Most civil litigators really do not understand how important discovery is. And how effective a tool it can be to get a case thrown out.
And I am not just talking about gathering facts to support a position.
Little known fact, before the Czar became the Czar–i.e. a famous federal court complex litigator–I was just a regular state court trial lawyer.
In those early years of my career, however, I seemingly won more cases in discovery than I actually did at trial. The reason–litigators just really do not know how to follow rules very well. And despite all of my various proclivities toward disruption I am actually an incredibly good little rule follower–or, perhaps better and more accurately stated, an incredibly good rule applier.
While that capability is particularly valuable at trial–no one leverages evidentiary objections like the Czar–it is also critically important in discovery. This is true because when one party breaks the rules in discovery the other party can take great advantage by seeking sanctions–and sanctions orders can create tremendous leverage to obtaining a settlement, or even having a case thrown out.
Most of the time the sanction a party is seeking is money–and the Czar has racked up tens of thousands in sanctions against litigation opponents over the years while having never been sanctioned himself–but in a particularly egregious case of discovery abuse an entire claim may be tossed out as a sanction.
And that is precisely what happened to the CFPB recently. And it is an amazing little tale.
So the CFPB was pursuing a few debt collectors who were–allegedly–pursuing phantom debt and defrauding folks using outbound phone calls. Not good conduct.
But they did hire good lawyers. (Not me BTW.)
And those lawyers went after the CFPB and demanded a deposition–i.e. demanded that the CFPB put somebody in a chair and respond to questions under oath.
The CFPB-a government agency and consumer protection outfit–scoffed at the notion that it would be subject to a deposition. It is, after all, the primary regulator of consumer lenders in this nation. Surely it was exempt from the pedestrian rules of civil discovery that bind only “the rest of us.”
The lower court held the CFPB had to be deposed, and the the agency twice showed up with antics and shenanigans galore the lower court sanctioned the agency by throwing out its claims against the deposing defendants.
To be sure this was a stunning result–for a government agency to see a case against allegedly fraudulent actors thrown out due to a failure to follow the federal rules of civil procedure, eesh. That has got to sting.
The CFPB appealed the order and, well, the sting just got worse.
In CFPB v. Brown, No. 21-14468 (11th Cir. 2023) the Eleventh Circuit court of Appeals determined that the CFPB’s conduct in the case was sanction worthy–and in a published opinion, no less.
The Eleventh Circuit panel found the CFPB’s assertion of work product objections to avoid identifying witnesses or facts supporting claims against the Defendants to be egregious. But the worst conduct was the CFPB’s use of “memory aides”–lengthy documents (some spanning over 90 pages) that the witness would read off of in response to questions.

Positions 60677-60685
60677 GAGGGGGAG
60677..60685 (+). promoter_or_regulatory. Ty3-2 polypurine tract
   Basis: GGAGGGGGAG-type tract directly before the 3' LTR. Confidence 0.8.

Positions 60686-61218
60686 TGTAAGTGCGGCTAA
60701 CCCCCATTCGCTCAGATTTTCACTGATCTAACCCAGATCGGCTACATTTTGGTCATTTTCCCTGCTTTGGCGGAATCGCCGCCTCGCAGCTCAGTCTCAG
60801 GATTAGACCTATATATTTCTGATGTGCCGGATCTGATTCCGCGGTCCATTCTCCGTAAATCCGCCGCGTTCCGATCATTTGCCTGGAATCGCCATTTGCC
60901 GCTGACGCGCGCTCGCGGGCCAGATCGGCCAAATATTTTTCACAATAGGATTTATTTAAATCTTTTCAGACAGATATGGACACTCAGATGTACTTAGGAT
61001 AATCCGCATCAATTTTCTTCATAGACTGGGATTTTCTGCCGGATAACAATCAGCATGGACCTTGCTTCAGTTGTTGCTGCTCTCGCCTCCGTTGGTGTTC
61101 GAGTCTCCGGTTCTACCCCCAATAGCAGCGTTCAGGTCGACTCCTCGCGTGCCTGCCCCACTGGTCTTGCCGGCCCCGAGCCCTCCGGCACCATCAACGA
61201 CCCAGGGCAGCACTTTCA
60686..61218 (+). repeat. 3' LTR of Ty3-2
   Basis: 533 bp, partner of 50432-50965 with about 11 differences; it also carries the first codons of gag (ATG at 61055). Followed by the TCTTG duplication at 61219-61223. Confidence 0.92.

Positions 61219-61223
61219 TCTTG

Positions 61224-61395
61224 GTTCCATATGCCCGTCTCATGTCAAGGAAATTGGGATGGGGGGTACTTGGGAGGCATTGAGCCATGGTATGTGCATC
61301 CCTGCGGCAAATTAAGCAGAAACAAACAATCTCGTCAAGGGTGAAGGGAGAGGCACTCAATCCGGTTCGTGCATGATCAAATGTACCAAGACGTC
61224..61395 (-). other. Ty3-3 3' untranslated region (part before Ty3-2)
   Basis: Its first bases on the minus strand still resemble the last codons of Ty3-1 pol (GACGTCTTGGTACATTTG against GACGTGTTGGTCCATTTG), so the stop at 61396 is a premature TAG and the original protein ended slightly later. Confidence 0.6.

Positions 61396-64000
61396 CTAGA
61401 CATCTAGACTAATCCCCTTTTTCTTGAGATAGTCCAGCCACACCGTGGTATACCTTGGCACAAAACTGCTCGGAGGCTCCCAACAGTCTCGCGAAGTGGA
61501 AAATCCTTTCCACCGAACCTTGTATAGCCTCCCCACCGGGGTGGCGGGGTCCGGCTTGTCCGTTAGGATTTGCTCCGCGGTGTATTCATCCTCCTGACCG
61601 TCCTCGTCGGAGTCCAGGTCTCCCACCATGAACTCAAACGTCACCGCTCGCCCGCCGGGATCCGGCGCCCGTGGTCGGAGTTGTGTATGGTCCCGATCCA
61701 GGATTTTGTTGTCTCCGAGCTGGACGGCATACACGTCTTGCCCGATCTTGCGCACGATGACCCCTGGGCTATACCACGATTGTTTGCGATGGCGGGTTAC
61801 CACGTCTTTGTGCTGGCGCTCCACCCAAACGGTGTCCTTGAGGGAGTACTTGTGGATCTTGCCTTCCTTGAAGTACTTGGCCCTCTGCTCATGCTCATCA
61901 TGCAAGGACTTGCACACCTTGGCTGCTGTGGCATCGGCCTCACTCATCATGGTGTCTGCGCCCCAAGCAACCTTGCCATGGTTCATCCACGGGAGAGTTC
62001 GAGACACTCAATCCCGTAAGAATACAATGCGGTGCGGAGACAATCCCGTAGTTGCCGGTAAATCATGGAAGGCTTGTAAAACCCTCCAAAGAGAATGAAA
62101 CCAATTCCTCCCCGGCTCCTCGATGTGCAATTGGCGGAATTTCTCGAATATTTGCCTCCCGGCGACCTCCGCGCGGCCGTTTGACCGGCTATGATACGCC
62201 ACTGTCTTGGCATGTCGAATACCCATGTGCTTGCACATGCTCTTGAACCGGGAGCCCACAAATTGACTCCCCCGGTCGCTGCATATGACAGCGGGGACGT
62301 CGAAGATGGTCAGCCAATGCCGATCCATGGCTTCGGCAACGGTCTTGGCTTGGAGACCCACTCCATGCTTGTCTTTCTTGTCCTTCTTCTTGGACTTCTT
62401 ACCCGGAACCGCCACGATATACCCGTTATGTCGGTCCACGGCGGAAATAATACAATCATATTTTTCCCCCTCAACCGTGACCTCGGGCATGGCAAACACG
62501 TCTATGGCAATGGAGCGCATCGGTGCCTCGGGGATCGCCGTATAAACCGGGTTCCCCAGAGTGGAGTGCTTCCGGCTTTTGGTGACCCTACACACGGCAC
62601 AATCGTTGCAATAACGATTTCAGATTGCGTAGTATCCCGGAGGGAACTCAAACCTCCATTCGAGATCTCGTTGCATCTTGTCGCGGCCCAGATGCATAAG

This conduct made taking a deposition of the agency impossible. As such the district court acted within its discretion to throw out the case held the Appellate Court:
The CFPB was determined to avoid 30(b)(6) depositions. To realize its goal, the CFPB employed tactics that the district court repeatedly forbade. As such, the CFPB clearly violated Rule 37(b) and severe sanctions were warranted. We therefore hold that the district court’s sanctions order dismissing the CFPB’s claims against the five appellees was not an abuse of discretion.
*slow clap initiated*
Just great litigation prowess by the Defendants’ lawyers here. And while Troutman Amin, LLP does not represent scumbags and does not rejoice at their being dismissed from a case–not saying these defendants were scumbags but they might have been if the CFPB was telling the truth–what I hate even more than scumbags are government agencies (and politicians for that matter) who think the rules do not apply to them.
It has been said that it is better that a hundred guilty men go free than one innocent man go to prison. Perhaps. But it is certainly better that five guilty scumbags go free–if that’s what they were–than one government agency think it can abuse the rules of civil litigation and act as if it is above the law in cases against the rest of us.
Indeed, this is an example of a case that helps keep America “free”–whatever that means these days. The rules work for the little guys and the biggest guys the same way.
Nice work to the Eleventh Circuit and its clerks on this one–and to the brave district court judge who wouldn’t be pushed around to begin with. Very nice to see.